A group of churches collected donations to erect a warm “welcome” sign to greet those driving through the town. However, as soon as atheists saw the sign’s “offensive” message, they immediately demanded its removal or else they will sue.
Atheist activists have threatened to sue a town after a church welcome sign offended them. (Photo Credit: Screenshot via YouTube)
In Oconomowoc, Wisconsin, the involvement of church members in their community is of the utmost importance. Along with drawing people in, making them feel accepted and loved is just as crucial as meeting their physical needs. This is undoubtedly why Christians give more charity per capita than any other group, religious or non-religious.
In an effort to assure the public that the church is always there for them in times of need without requiring anything in return, prayer houses often erect signs conveying this biblical value. Unfortunately, there are some who would rather the church keep its charity and care to itself.
Oconomowoc, Wisconsin faces legal trouble over what the Freedom From Religion Foundation is calling unconstitutional religious discrimination. (Photo Credit: Screenshot via YouTube)
In Oconomowoc, Wisconsin, several churches united to gather funds for a welcome sign, which would stand near the edge of the town to greet newcomers of all backgrounds. Considering that the sign wouldn’t include any aspect of the Christian faith, the churches never thought there would be any problem with them offering a warm reception to travelers passing through their town.
Unfortunately for them, their non-religious counterparts were waiting for an opportunity to shut them down. According to Fox 6, a group of atheist and agnostic activists threatened to sue the quiet town after local churches erected a small sign that simply reads, “The Churches of Oconomowoc Welcome You,” claiming that the message unconstitutionally discriminates against non-Christians.
The sign reads, “The Churches of Oconomowoc Welcome You.” (Photo Credit: Screenshot via Fox 6)
The sign, which was established around 50 years ago, has drawn outrage from the Freedom From Religion Foundation, which is notorious for its legal attacks on poorer, defenseless religious institutions, Todd Starnes reports.
“It endorses religion over non-religion and Christianity over all other faiths,” FFRF attorney Ryan Jayne wrote in a letter to town leaders. “I’m sure they have the best intentions, but it sends a message that you are not a favorite citizen because the favorite citizens are Christian citizens, and the second problem is it violates the constitution,” Mr. Jayne told Fox 6.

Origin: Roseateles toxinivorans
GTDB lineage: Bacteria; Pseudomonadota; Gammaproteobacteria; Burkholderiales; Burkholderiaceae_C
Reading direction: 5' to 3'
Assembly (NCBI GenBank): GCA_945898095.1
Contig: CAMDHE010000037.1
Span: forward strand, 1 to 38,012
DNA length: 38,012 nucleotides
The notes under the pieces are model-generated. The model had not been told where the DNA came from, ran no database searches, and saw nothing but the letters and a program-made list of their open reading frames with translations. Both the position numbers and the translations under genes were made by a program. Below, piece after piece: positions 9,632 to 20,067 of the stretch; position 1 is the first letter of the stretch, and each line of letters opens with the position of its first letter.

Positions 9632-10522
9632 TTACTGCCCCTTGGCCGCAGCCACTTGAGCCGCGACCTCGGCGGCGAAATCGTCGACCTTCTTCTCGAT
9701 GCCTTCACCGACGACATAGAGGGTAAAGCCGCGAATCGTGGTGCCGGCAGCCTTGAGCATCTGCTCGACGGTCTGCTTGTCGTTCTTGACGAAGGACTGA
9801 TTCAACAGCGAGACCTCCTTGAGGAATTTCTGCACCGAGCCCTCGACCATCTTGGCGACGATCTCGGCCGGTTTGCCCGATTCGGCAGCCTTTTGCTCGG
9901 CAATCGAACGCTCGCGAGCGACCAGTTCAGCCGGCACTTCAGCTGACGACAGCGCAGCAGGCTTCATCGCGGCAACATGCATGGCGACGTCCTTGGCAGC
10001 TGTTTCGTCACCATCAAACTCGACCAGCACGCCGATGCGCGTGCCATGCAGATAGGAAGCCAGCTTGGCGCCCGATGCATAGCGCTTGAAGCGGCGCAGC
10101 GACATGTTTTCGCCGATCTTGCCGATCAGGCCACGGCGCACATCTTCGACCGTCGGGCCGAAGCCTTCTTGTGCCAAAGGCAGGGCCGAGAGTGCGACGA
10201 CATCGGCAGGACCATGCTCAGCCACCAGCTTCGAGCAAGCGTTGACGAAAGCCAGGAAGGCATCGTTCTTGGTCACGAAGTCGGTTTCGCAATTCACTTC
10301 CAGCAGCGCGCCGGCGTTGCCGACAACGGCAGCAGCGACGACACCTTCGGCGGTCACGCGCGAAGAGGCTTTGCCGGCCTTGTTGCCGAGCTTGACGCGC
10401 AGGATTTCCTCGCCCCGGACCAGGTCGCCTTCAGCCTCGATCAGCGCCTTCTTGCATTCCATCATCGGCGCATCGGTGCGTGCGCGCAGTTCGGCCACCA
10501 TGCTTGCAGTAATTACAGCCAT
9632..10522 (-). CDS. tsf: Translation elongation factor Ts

Incredibly, Jayne and his organization have accused the churches of religious supremacism by posting a religious display on public property. He argued that it is the equivalent of mosques erecting a sign promoting Islam, which he asserted the same Christians wouldn’t tolerate.
“I think a lot of Christians would understand the problem with that,” he told the newspaper. “Because Christianity is the majority religion, I think it’s often difficult for people who are in that majority to understand why it feels that way.”
The sign was erected to welcome visitors of all backgrounds to the township. (Photo Credit: Screenshot via Fox 6)
Fearing a devastating lawsuit, Oconomowoc Mayor David Nold confirmed that the city is consulting with attorneys to determine a course of action. He explained that they are reviewing the laws and deciding if the signs are actually on public property and, if they are, whether they promote religion.
Understandably, local residents are widely opposed to the removal of the sign. In fact, many have expressed confusion concerning the organization’s complaint, arguing that the sign’s message is as inclusive as it can be.
“That’s uh, that’s I can’t think of a word. What’s wrong with that? You welcome everybody,” said Jerry Johnson.
With the help of its citizens, the council is fighting back against the atheist activists. (Photo Credit: Screenshot via Fox 6)
After hearing of the possible legal ramifications, the Wisconsin-based Institute for Law & Liberty responded to the town council. In an official letter, the institute urged them not to capitulate to the FFRF’s bullying.
“It takes something more than a sign put up by private parties reflecting a message of welcome to inflict constitutional injury,” president Richard Esenberg wrote in a letter obtained by the newspaper.
Fortunately, the legal threat has prompted the townspeople to unite in defense of the humble sign. However, the issue showcases the disturbing trend in Christians extending a warm welcome to non-Christians only to receive hostility and legal repercussions in return.
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